Then they went to Morcok. This is a revolt. We are going to continue the bal. If you want to turn me in to your friends, do it, but the bal is going to continue. The young men then went to Motiya.
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Pierre Demba was from that ward. Come on, go on and dance your bal. He did not succeed. Then the young men went to Kapinta, and young Kande talked to his grandfather in much the same way as the others had done, with the same result. He obtained permission for the bal.
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In the exchange, there was direct emotional blackmail. Each young man talked to his own grandfather, convincing him that if witchcraft reprisals were attempted against the youths, he, his dear grandchild, would die as well. In effect, they were emphasising their readiness to sacrifice themselves for the cause — and so consolidating the unity of youth while undermining the solidarity of the grandfathers. As a memorial of this contract, right in the middle of the ward there used to be an African fan palm Borassus aethiopicus of special significance to the elders.
The African fan palm, incidentally, was later to be cut down by the iconoclastic youths a bit later, in Because the bal was danced one couple at a time, it was a brother and sister who opened it. The young couple danced their morceau and after them other couples came out to the dance floor.
A short time after this revolt in Bukor, the young people of the neighbouring village of Kufen, in Canton Baga, did more or less the same thing and, encouraged by their age mates in Bukor, introduced the bal in their village too. These were big changes, yet no more than a prelude to even bigger ones. Older men appeared to be losing control of the patriarchal status quo. Young women did not belong to them any more; new musical instruments appeared that challenged notions of power, bringing to the village the sound of the wood; and, as if all this modern soundscape were not enough, men now danced with their own sisters!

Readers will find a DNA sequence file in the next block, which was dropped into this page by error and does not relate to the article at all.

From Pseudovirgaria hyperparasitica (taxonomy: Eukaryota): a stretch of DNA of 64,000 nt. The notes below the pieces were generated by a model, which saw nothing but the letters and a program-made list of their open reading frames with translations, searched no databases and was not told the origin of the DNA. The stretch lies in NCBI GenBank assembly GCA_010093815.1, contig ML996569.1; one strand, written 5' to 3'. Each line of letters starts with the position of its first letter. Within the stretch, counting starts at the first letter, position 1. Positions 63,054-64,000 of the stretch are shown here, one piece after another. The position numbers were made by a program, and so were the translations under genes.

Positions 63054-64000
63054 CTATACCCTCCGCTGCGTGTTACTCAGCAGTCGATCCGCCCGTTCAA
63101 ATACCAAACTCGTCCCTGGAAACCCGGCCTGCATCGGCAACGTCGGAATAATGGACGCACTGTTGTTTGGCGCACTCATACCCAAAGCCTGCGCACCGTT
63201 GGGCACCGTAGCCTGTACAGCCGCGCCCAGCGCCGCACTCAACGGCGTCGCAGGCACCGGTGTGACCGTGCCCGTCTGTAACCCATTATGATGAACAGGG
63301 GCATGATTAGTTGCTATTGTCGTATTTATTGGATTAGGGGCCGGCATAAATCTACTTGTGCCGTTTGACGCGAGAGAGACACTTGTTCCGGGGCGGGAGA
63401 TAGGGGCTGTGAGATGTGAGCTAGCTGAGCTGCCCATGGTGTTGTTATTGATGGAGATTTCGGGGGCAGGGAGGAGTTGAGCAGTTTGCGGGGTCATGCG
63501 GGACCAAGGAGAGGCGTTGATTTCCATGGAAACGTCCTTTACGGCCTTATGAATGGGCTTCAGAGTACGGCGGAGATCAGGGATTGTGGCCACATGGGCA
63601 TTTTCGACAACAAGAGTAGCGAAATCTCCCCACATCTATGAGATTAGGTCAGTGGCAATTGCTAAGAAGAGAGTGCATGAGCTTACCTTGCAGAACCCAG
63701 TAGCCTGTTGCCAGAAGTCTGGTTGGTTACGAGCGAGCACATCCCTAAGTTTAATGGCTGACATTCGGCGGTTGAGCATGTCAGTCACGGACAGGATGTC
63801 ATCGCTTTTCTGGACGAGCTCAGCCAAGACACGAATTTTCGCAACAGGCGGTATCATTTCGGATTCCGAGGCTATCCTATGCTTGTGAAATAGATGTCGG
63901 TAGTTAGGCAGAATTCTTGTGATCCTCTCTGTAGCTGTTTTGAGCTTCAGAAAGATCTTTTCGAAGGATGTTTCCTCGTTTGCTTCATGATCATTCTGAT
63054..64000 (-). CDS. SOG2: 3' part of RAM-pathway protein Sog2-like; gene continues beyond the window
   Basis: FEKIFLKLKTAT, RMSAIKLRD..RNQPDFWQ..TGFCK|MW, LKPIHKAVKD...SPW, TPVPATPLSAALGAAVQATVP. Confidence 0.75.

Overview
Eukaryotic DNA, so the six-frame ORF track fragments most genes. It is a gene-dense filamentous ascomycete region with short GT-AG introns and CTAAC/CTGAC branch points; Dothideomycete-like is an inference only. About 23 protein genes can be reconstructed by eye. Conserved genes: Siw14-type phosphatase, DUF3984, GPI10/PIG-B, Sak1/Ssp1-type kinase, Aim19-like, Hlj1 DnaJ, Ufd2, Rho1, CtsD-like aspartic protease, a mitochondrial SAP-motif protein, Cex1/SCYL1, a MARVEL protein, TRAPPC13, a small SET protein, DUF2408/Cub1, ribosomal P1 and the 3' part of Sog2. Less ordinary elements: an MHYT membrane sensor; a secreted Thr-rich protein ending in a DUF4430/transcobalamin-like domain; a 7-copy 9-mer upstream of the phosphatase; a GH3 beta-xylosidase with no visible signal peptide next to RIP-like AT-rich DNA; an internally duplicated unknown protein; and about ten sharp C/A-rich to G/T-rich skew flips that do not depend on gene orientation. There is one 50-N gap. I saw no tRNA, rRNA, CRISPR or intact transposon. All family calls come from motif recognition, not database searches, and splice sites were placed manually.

How on earth could all this happen? In the first place, challenging gerontocracy was not something necessarily new in the region. I do not know of any youth revolt among the Baga Sitem in earlier colonial times, and certainly not in the pre-French period. Yet there are sound reasons to suspect that, as with many other African societies, accumulation of power by male elders could be challenged by younger strata of the population from time to time, as Michael McGovern has demonstrated in his study on the political culture of the Upper Guinea forest societies The answer lies in the fact that, according to notions of personhood prevalent in the whole Guinean region and probably beyond, some young people have more mystical power than elders.